- What are the various fees and tuition that I pay every semester and how are they set?
- There are five main components to a DVM student’s tuition and fees that students pay each semester: tuition, professional fees, a student services fee, campus-based fees, and a course materials and services fee. Tuition is set by the University of California’s governing body, the Regents. Professional fees are requested by the school and approved by the Regents, a student services fee is also set by the Regents, campus-based fees are proposed by the campus and approved by the UC Davis student body, and a course materials and services fee is requested by the school and approved by the campus. The campus budget office website describes each component in detail and provides current and historical fees.
Students who are not residents of California pay a nonresident fee (an additional $12,245) until they establish residency. International students would likely pay the nonresident fee for all four years of the program. The UC Student Health Insurance Plan (UC SHIP) fee is paid by students who do not demonstrate another form of health insurance. The chart below shows the total annual fees paid ($32,102) by a resident DVM student in years 1-3 for 2018-19. Fourth year students pay an additional $4,082 because they start their clinical rotations in the summer after the third year.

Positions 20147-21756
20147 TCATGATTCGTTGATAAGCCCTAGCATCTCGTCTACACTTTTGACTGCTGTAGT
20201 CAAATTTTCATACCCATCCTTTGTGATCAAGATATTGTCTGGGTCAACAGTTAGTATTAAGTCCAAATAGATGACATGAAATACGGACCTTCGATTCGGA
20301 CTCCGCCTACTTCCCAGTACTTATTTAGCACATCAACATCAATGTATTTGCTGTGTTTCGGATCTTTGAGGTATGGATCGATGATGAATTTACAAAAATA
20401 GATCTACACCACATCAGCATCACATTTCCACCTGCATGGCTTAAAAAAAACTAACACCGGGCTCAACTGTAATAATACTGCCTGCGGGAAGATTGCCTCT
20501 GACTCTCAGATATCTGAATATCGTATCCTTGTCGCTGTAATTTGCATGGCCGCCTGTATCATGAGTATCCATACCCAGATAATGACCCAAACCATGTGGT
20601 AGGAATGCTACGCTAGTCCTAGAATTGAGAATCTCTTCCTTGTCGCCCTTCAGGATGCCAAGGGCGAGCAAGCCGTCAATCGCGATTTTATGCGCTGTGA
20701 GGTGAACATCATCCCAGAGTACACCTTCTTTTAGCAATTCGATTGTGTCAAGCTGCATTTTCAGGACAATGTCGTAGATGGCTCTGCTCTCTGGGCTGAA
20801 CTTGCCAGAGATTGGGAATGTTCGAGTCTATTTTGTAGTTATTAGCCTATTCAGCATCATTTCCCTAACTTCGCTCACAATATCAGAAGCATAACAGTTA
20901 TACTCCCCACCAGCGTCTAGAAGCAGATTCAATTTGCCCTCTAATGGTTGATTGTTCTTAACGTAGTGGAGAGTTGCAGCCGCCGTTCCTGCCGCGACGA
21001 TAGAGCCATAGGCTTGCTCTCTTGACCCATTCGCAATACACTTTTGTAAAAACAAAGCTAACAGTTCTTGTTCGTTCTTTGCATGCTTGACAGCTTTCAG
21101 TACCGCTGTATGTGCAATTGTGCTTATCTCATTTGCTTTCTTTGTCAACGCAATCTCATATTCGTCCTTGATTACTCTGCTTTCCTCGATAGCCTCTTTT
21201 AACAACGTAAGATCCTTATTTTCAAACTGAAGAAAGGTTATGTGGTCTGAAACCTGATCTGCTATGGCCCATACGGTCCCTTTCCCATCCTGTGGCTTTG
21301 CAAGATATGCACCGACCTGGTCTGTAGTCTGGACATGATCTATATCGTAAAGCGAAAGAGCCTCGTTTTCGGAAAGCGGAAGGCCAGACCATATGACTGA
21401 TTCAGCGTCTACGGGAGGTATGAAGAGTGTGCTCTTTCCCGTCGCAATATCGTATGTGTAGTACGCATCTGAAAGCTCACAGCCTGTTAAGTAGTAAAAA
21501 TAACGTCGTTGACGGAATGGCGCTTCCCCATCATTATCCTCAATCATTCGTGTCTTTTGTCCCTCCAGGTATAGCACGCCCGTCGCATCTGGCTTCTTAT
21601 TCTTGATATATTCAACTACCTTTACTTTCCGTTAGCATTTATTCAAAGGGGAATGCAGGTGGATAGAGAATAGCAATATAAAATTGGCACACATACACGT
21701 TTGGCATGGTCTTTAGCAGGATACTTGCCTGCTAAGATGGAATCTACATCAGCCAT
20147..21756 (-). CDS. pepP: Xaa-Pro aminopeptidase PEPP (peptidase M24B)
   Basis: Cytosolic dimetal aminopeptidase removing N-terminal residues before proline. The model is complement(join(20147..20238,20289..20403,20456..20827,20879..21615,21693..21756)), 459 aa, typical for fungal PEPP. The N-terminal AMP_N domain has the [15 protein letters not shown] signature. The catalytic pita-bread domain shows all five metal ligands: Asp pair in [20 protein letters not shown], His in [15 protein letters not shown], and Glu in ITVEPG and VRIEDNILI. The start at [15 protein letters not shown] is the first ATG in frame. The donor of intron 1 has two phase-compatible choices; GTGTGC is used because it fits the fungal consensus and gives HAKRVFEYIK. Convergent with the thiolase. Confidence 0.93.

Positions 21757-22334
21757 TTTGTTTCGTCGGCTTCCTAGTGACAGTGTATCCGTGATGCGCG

- What is the history of tuition and fee increases and the school’s strategy for managing these increases?
- The chart below illustrates the tuition and fee history for the DVM program. During the great recession starting in 2008, the University of California’s budget was permanently reduced by the State by over $500 million (nearly a 20% reduction in state funds to the UC system). Unfortunately student tuition and fees were increased during that same period. Since 2011-12 fee increases have leveled off. From 2013-14 to 2016-17, the Governor and the California State Legislature agreed to increase the state budget for UC if the UC Regents agreed to freeze tuition. 2017-18 was the first academic year in six years that student tuition was allowed to increase and then only at the rate of inflation to cover fixed cost increases. Student tuition will remain at the 2017-18 levels for 2018-19.
The School of Veterinary Medicine has kept DVM student professional fees relatively stable over the past several years as can be seen in the chart below. For 2018-19, the school increased professional fees by 3% to cover fixed cost increases in faculty and staff salaries and benefits and increases in the cost of instructional equipment and supplies. Three percent was chosen because that was the regional year-over-year Consumer Price Index increase from 2015-16 to 2016-17.
- Why did the school increase professional fees when DVM students have so much debt? And, what is the school doing to help students with their debt?
- After six years of keeping professional fees relatively flat, the school faces cost increases in faculty and staff salaries and benefits, and operating expenses and facilities maintenance costs such that a 3% increase in 2018-19 is warranted. This increase tracks the regional Consumer Price Index increase from 2015-16 to 2016-17.